The Ink Pods. Literary Podcast for The Blue Nib.

Deborah Cook reads Roadkill.

March 25, 2020 Various
The Ink Pods. Literary Podcast for The Blue Nib.
Deborah Cook reads Roadkill.
Chapters
The Ink Pods. Literary Podcast for The Blue Nib.
Deborah Cook reads Roadkill.
Mar 25, 2020
Various


Deborah Cook spent a thirty-year career as a scriptwriter for radio and television, writing for The Archers, Eastenders, Emmerdale, Casualty, House of Elliott, The Royal, Berkley Square, and adapting Walter Scott’s Ivanhoe for the small screen. Bored rigid by retirement from television, she has now ventured into prose writing, and is currently working on a collection of short stories on the theme of food. 

Deborah writes for four or five hours a day, depending on the weather and how much gardening needs to be done. ‘Roadkill’, specially written for the Faversham Literary Festival, is the first piece of writing she has ever entered into any kind of competition. It is told in the first person, which is a very natural and familiar storytelling mode for an ex-scriptwriter. Deborah says of ‘Roadkill’: ‘I was thinking about how casual violence affects people,and whether or not it could ever just be shrugged off, and I suddenly just heard a young girl gasp in shock. After that, the story wrote itself, really.’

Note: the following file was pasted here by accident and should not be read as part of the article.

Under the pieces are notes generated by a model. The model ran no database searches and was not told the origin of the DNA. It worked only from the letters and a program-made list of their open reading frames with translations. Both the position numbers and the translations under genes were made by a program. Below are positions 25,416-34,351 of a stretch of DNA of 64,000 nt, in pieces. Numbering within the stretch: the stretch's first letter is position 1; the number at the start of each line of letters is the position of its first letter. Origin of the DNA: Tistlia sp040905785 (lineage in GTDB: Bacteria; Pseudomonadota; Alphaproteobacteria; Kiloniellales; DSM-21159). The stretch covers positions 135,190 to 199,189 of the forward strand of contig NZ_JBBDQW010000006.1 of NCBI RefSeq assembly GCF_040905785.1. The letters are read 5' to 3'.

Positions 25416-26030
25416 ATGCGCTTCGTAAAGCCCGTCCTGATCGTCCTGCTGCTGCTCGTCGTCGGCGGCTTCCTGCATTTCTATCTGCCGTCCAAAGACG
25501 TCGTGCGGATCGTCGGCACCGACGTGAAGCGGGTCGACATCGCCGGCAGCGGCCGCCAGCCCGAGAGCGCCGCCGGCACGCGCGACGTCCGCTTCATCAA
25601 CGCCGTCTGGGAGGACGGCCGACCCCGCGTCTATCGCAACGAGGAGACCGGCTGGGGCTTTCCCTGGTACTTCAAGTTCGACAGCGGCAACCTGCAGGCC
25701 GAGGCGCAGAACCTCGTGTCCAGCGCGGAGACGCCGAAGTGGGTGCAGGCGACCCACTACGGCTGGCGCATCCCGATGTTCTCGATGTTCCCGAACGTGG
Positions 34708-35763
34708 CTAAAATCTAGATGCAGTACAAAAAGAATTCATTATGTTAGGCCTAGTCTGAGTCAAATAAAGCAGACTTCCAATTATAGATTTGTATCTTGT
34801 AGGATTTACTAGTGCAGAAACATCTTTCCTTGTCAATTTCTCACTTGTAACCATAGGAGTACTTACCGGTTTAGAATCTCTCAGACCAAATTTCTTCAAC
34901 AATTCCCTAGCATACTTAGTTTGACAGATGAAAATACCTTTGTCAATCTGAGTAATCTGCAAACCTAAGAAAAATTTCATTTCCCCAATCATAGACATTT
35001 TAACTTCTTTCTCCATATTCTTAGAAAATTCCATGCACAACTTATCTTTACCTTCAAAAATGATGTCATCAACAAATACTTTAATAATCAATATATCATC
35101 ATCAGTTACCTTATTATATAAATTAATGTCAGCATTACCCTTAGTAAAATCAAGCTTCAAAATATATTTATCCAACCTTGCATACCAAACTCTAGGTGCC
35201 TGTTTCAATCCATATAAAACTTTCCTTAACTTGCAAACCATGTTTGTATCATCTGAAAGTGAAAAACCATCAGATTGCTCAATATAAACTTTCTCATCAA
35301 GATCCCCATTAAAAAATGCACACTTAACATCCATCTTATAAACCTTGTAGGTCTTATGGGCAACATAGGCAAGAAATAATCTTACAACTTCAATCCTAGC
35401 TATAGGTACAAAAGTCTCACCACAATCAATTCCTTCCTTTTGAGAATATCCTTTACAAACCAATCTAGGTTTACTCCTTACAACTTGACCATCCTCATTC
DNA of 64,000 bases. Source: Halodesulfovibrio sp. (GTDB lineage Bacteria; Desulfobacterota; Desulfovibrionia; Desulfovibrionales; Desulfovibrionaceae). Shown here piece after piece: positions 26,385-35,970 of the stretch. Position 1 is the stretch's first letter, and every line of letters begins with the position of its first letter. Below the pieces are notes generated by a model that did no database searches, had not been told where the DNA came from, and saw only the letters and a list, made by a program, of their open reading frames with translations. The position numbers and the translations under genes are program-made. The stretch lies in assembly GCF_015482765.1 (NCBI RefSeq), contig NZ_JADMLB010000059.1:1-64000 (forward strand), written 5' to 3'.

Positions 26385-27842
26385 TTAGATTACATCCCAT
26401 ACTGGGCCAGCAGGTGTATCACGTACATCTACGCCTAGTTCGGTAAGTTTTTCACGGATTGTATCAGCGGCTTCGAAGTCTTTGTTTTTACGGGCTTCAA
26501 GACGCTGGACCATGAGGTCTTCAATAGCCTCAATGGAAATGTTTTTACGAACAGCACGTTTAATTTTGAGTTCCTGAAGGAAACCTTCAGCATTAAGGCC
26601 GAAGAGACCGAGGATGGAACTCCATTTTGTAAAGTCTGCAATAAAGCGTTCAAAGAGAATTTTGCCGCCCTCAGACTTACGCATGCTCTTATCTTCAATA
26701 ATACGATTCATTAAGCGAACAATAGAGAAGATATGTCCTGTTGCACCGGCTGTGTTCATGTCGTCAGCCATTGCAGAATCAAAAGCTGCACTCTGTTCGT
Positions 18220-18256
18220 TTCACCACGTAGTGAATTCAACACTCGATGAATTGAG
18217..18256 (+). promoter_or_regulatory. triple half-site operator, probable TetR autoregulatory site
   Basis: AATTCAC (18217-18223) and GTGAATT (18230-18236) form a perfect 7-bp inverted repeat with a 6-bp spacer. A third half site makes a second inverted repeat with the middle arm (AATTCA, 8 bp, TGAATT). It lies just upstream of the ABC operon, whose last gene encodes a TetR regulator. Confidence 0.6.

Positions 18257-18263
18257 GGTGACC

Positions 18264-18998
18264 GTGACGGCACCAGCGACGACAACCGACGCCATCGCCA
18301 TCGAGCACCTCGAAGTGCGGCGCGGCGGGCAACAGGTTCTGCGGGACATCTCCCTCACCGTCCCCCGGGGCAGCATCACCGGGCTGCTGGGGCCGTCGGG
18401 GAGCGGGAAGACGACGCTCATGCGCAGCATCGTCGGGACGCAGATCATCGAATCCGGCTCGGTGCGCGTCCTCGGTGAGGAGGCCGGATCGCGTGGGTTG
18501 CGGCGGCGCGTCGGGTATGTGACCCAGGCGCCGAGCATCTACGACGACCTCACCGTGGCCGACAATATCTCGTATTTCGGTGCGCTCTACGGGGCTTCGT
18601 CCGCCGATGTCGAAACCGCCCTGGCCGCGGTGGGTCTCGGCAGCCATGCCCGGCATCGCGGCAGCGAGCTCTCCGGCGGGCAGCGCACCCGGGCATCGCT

Support the show (https://thebluenib.com/donation/)

Show Notes


Deborah Cook spent a thirty-year career as a scriptwriter for radio and television, writing for The Archers, Eastenders, Emmerdale, Casualty, House of Elliott, The Royal, Berkley Square, and adapting Walter Scott’s Ivanhoe for the small screen. Bored rigid by retirement from television, she has now ventured into prose writing, and is currently working on a collection of short stories on the theme of food. 

Deborah writes for four or five hours a day, depending on the weather and how much gardening needs to be done. ‘Roadkill’, specially written for the Faversham Literary Festival, is the first piece of writing she has ever entered into any kind of competition. It is told in the first person, which is a very natural and familiar storytelling mode for an ex-scriptwriter. Deborah says of ‘Roadkill’: ‘I was thinking about how casual violence affects people,and whether or not it could ever just be shrugged off, and I suddenly just heard a young girl gasp in shock. After that, the story wrote itself, really.’ 





Support the show (https://thebluenib.com/donation/)